|Young people being trained in filming and
© UNICEF/ Viet Nam/2012/Bisin
The young boy is one of a group of six young people aged 13-17 that were trained in filming and engaged in discussions around the theme of climate change, at a workshop in the coastal province of Quang Binh, in central Viet Nam, from 18 to 20 May. The three-day training was supported by UNICEF, in partnership with Viet Nam’s Youth Union – one of the country's largest mass organisations - and with funding from Norway.
The young people also planned, scripted and filmed a 6-minute video telling the story of a fishing community in the province, where a number of homes and a school were washed away by more frequent and devastating storms. The film not only focuses on climate change-induced challenges increasingly faced by coastal communities of Viet Nam, but also on possible ways to fight against the odds and how communities and children can be part of the solution.
A difficult legacy for Viet Nam’s next generation
During the workshop a number of discussions and brainstorming sessions around climate change and sustainable development took place. “That’s not fair! As children, we have nothing to do with global warming, yet this is what we inherit from our parents and grand-parents”, said 15 year-old Hoang Mai Trinh at one of these sessions. “Young people are the next generation. They are exposed to new concepts and trends, they can definitely come up with new ideas to cope with issues of their times. They should be listened to as much as adults when it comes to climate change!”
|“Last year there was a powerful storm and we were flooded”, Nhung remembers |
© UNICEF/ Viet Nam/2012/Bisin
According to Vietnamese government’s climate change scenarios, the average annual temperature is due to rise by over 2 degree Celsius by 2100 compared to the last decades of the 20th century. By 2100, it has been estimated the number of heat waves will double, the total annual rainfall will increase and the probability of extreme rainfall events and flooding will also increase. In Viet Nam, as in other developing countries, children are among those hit the hardest by the emerging impacts of climate change, although they have the least responsibility for its causes. The types of climate risks confronting children are diverse, ranging from direct physical impacts, such as cyclones, storm surges and extreme temperatures, to impacts on their education, psychological stress and nutritional challenges.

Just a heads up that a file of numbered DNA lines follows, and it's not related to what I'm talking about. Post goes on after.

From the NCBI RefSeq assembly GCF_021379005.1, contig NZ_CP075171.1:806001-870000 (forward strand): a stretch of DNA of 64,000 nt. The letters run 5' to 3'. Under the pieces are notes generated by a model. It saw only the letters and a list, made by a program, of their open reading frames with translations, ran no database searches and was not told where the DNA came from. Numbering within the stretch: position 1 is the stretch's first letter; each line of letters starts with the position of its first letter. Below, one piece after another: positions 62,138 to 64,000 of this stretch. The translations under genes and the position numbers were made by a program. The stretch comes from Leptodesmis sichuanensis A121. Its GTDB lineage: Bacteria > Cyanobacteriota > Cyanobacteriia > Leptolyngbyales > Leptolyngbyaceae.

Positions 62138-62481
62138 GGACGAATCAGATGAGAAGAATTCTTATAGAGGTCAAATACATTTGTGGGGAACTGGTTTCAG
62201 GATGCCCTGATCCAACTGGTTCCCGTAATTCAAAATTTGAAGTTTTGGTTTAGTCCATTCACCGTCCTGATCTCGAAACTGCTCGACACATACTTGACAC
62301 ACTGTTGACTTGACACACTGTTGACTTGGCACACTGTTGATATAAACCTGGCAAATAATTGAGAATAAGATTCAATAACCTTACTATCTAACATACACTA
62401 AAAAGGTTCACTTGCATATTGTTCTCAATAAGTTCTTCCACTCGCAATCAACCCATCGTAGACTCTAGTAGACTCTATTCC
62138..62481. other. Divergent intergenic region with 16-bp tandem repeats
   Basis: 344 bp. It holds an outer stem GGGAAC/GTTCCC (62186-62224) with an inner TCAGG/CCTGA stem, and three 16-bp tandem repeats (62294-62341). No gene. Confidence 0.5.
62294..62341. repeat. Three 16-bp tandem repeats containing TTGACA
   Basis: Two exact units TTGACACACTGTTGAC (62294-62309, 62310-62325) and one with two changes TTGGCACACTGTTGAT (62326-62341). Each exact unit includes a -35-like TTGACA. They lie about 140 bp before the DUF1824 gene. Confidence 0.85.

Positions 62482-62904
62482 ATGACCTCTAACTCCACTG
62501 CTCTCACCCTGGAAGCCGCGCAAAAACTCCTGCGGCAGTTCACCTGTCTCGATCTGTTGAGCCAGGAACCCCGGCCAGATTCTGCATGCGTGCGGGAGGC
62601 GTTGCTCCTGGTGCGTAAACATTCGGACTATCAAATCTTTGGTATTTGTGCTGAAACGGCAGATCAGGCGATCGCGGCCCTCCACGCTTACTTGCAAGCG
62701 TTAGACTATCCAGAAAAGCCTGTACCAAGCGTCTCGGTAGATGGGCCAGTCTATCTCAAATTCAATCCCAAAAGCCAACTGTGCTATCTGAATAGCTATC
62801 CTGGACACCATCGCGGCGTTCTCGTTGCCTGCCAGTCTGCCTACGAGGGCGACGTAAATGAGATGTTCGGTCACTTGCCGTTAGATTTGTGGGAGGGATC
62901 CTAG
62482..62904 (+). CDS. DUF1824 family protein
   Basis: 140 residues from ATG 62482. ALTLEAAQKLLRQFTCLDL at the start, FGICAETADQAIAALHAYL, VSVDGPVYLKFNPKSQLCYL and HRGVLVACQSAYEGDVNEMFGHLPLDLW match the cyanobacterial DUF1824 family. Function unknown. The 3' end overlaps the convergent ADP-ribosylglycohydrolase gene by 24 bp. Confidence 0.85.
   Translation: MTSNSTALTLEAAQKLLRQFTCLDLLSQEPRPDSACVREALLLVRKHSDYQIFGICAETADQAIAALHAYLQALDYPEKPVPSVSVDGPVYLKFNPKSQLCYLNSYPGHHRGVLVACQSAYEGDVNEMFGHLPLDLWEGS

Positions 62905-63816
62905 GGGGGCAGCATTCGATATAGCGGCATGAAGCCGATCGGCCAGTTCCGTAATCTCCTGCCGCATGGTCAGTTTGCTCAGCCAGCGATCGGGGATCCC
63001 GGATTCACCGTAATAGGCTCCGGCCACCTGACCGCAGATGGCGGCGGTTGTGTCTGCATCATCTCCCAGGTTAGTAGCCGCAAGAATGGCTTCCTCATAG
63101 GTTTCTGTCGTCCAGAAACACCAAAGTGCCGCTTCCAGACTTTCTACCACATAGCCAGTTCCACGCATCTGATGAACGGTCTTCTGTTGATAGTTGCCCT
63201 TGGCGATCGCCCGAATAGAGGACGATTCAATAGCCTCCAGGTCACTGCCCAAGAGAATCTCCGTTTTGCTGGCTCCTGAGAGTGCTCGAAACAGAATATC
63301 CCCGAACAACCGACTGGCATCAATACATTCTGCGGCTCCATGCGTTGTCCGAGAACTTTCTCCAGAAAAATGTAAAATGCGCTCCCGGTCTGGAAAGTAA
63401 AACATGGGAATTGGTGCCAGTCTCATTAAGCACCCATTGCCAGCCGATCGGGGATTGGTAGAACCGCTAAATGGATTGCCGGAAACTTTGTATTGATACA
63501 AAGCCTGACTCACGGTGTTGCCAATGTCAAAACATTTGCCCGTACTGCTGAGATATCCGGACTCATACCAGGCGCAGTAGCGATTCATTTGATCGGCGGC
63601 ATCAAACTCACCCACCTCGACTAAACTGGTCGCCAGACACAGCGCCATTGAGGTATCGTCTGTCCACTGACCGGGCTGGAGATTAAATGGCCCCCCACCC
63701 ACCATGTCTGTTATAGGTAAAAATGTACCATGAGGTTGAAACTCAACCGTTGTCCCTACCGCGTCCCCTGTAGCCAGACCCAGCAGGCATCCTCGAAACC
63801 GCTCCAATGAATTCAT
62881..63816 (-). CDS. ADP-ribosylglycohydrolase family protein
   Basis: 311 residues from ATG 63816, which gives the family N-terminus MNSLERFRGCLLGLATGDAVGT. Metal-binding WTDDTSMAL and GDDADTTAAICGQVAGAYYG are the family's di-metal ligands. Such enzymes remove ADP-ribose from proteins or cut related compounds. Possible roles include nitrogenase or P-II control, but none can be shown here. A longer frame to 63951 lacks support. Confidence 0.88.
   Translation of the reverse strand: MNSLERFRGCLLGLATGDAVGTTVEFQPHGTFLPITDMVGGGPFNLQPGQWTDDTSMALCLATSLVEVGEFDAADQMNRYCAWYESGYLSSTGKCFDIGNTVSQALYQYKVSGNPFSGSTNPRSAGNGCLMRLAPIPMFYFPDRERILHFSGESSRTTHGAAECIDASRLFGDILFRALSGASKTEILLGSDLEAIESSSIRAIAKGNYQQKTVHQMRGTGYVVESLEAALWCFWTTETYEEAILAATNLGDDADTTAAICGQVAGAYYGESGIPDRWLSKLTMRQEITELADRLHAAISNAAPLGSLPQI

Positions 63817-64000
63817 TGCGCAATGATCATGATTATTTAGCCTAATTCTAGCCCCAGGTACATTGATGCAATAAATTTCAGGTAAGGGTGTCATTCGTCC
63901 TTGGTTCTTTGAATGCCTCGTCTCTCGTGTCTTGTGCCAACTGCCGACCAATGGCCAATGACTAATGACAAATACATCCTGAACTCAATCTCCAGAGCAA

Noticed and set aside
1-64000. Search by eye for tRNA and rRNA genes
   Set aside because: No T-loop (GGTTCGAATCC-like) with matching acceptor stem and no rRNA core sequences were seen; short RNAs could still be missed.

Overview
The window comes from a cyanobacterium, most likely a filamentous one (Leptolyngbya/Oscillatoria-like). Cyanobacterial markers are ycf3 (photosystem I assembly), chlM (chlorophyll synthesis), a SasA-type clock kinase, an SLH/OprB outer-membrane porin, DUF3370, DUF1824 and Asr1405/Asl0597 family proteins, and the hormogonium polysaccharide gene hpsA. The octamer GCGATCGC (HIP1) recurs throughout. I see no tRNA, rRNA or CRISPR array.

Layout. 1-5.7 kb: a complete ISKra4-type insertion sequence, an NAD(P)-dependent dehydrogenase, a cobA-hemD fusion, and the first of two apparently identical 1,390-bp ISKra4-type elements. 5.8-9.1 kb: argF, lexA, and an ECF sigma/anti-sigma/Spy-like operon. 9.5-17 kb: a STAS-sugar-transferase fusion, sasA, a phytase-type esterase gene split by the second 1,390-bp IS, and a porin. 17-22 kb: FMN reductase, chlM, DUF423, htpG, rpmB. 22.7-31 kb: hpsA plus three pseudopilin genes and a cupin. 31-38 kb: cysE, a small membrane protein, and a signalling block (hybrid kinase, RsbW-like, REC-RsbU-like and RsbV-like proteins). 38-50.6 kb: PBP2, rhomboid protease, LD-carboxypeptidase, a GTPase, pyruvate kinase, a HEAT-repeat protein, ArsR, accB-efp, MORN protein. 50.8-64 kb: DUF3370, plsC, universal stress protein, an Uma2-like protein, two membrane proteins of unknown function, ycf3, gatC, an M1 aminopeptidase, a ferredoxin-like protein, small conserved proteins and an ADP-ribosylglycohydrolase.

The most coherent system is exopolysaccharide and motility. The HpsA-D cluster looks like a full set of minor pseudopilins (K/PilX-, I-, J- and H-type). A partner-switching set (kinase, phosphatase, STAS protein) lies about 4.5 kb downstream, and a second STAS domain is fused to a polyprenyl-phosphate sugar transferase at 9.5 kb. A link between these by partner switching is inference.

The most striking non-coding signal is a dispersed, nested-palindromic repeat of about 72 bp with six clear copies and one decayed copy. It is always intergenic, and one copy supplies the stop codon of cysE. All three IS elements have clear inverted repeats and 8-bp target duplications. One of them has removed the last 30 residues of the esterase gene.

Agents of change
Illustrating the vulnerability of Viet Nam to natural disasters, in 2011, a series of tropical storms and typhoons filled the Mekong River to record levels, causing widespread flooding. “The Mekong Delta floods cost 89 lives, 75 of which were children. In other words: those who have least contributed to climate change are suffering most from its consequences. Since almost one in three people in Viet Nam are children younger than 18, this is a population group to be reckoned with”, says Ms. Lotta Sylwander, UNICEF Viet Nam’s Representative. “Yet Viet Nam’s children and young people have knowledge on global issues threatening our planet, they are ready to bring about social change. As world leaders in the Rio + 20 Conference on sustainable development gather this week to discuss the future of our planet, they should include young people in these discussions and ensure they are part of the response to climate change”.
|The film tells the
story of a fishing community affected by devastating storms |
© UNICEF/ Viet Nam/2012/Tran Phuong Anh
During the filming exercise, the young people had the opportunity to interact with communities directly impacted by climate change-induced natural disasters and conduct investigations on the issue. They interviewed fishermen in the commune of Nhan Trach and Quang Binh province’s Committee for Disaster and Storm Control – whose role is to look at disaster preparedness and ensure availability of early warning systems. They also talked to workers at a dyke construction site meant to protect the village from upcoming storms and typhoons, and to young people involved in a reforestation project, which is one of the most effective forms of coastal protection.
“We don’t think the government is listening enough to young people. They should do more of it. We hope through the video our voices will be heard by our leaders. We also hope this film will contribute to raise awareness of climate change in Viet Nam and let everyone know they can take action to reduce the impact it will have on our lives”, said Hoang Mai Trinh.